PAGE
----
"YOU CAN BEAT UT," screams a bearded man in his 40s, dangling above the entrance to the Commodore locker room and waving a gold pom-pom, "YOU. WILL. BEAT. YOOOO, TEEEE!!!
Over the next seven days, Franklin's vision of a team that thinks, plays and lives "six seconds at a time" will be tested, as the explosive rookie head coach and the afterthought program he signed on to coach try to cap off an unthinkable one-season turnaround at the expense of its in-state rival. And all while handling the outside pressure of sudden success with no precedent or perspective to fall back on.
And away from West End Avenue in Nashville, Tennessee, no one's particularly happy about this change.
Monday, November 13, 11:55 a.m. CT
Franklin spends the majority of his Monday press conference indulging the Nashville media with the topic they've waited patiently for weeks to dress up: the Tennessee game. There are certainly other topics he'd enjoy promoting more - the steady ascension of junior quarterback Jordan Rodgers (brother of Super Bowl MVP Aaron Rodgers) or maybe the ability of defensive coordinator Bob Shoop's unit to create takeaways. Or that Vanderbilt - "Same Old Vandy" - is leading the SEC in offensive plays of 40 yards or more. After the requisite pleasantries, the orange badgering begins.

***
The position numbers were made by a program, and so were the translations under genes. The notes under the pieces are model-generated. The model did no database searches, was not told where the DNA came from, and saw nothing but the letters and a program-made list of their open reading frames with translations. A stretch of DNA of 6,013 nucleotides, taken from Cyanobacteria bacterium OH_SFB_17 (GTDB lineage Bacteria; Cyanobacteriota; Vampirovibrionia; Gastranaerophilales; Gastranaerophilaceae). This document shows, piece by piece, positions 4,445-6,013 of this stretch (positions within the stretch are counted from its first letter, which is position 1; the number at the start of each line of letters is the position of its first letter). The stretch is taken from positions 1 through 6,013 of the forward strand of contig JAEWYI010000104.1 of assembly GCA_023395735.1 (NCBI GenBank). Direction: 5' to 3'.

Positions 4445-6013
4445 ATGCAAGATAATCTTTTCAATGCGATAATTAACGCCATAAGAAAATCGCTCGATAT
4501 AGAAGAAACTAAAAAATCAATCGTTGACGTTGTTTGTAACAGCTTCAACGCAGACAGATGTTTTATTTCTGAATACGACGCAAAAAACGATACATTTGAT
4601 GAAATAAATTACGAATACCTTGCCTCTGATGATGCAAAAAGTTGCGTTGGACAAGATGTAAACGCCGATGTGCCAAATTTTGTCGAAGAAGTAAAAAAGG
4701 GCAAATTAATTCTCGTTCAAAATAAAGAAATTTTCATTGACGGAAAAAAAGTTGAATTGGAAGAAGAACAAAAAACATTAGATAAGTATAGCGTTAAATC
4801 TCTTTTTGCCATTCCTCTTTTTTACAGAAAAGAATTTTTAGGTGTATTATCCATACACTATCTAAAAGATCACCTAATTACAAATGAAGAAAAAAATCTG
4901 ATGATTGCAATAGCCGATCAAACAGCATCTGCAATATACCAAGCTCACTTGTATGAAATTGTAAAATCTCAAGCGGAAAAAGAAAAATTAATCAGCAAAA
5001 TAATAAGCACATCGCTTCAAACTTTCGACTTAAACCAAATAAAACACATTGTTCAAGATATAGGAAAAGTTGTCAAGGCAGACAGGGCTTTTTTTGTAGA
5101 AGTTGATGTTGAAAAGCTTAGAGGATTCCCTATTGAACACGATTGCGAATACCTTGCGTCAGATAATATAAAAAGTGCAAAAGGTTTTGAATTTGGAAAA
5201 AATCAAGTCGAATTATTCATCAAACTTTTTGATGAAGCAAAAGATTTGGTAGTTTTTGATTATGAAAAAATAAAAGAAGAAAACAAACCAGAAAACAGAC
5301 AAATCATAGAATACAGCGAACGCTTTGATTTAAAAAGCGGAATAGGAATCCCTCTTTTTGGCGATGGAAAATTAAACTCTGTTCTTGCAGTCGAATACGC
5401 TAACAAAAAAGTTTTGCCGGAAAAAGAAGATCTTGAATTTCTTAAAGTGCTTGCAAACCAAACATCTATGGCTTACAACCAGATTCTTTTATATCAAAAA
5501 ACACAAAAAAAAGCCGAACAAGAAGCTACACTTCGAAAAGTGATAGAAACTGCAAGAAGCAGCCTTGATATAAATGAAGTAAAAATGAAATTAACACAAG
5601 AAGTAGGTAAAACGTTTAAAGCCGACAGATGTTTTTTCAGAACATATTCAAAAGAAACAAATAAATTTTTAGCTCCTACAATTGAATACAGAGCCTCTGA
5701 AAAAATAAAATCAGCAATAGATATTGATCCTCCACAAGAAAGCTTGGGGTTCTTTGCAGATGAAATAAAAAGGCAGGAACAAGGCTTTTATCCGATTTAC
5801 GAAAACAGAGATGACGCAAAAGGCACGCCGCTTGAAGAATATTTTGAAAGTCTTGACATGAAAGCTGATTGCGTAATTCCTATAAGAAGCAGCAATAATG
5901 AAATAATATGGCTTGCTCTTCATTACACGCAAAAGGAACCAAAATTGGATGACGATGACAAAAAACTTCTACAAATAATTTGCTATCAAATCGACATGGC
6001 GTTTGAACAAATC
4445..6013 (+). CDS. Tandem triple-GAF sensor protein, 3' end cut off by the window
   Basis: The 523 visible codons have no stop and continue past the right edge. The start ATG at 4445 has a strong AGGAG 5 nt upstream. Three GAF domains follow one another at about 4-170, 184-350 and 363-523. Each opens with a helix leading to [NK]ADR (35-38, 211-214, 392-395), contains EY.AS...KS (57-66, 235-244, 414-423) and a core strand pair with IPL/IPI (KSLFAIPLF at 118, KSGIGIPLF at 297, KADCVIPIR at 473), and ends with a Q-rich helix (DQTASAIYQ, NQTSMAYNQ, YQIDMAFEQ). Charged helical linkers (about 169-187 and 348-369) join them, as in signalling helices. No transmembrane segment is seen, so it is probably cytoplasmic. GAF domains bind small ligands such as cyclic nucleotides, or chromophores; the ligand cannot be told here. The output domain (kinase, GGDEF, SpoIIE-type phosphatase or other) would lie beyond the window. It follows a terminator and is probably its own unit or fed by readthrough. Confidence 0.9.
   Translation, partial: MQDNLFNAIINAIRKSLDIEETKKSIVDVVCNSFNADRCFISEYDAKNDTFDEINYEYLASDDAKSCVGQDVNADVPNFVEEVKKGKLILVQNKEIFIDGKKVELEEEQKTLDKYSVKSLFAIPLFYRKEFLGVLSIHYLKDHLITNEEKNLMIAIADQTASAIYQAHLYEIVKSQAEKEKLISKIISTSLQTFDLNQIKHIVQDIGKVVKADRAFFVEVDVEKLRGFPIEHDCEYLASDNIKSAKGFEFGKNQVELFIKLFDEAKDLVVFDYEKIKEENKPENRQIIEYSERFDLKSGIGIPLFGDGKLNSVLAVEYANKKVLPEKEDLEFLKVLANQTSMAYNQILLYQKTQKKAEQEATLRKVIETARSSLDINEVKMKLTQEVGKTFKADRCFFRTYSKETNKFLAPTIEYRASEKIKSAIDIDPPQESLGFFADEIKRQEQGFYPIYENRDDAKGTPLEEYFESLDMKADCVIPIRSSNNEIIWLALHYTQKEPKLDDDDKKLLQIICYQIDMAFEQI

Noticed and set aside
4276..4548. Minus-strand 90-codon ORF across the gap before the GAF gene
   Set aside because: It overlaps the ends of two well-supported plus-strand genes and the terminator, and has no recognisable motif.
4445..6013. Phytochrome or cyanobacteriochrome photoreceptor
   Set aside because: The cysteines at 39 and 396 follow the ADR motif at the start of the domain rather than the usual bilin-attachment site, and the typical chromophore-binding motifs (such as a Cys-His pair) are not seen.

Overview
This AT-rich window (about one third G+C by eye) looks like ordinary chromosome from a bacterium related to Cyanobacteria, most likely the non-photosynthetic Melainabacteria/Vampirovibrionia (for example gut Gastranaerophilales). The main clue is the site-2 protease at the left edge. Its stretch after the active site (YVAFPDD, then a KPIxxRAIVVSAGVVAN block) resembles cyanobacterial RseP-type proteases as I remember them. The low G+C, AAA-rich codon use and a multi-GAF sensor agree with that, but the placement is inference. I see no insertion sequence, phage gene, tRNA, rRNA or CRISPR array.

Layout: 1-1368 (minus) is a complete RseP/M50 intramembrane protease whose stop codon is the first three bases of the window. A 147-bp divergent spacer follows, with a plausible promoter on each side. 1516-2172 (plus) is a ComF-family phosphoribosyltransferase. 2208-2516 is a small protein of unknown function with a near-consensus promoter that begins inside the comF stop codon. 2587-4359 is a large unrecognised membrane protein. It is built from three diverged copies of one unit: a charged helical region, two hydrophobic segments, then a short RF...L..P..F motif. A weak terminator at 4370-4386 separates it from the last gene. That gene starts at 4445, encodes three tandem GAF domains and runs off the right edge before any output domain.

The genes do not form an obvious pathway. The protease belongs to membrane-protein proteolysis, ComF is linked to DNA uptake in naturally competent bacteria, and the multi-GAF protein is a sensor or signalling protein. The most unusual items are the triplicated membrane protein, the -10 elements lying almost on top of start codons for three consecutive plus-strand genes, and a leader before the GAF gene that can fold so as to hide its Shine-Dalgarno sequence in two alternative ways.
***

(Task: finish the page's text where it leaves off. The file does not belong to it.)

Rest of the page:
"To be very honest, and I don’t want to offend anybody, but it’s more of a rivalry for us than it is for them. A rivalry needs to be competitive," he says early on.
After the line of questioning devolves into a David and Goliath framework that's potentially bad P.R. - the comparison of size, passion and influence between the dominant UT presence and Vandy's smaller and relatively disinterested base - Franklin bristles.
"Again. I’ll answer any question you have about Vanderbilt and our fans. Obviously the tradition and the history of Tennessee is impressive. But again, my focus is on our challenge."
"I don't understand it," Franklin says later in the week during an offensive meeting. "They're framing it like we're the ones under the pressure. Vanderbilt hasn't beaten Tennessee in, what, however many years over there, and they've got to win out to be bowl eligible. I don't get it."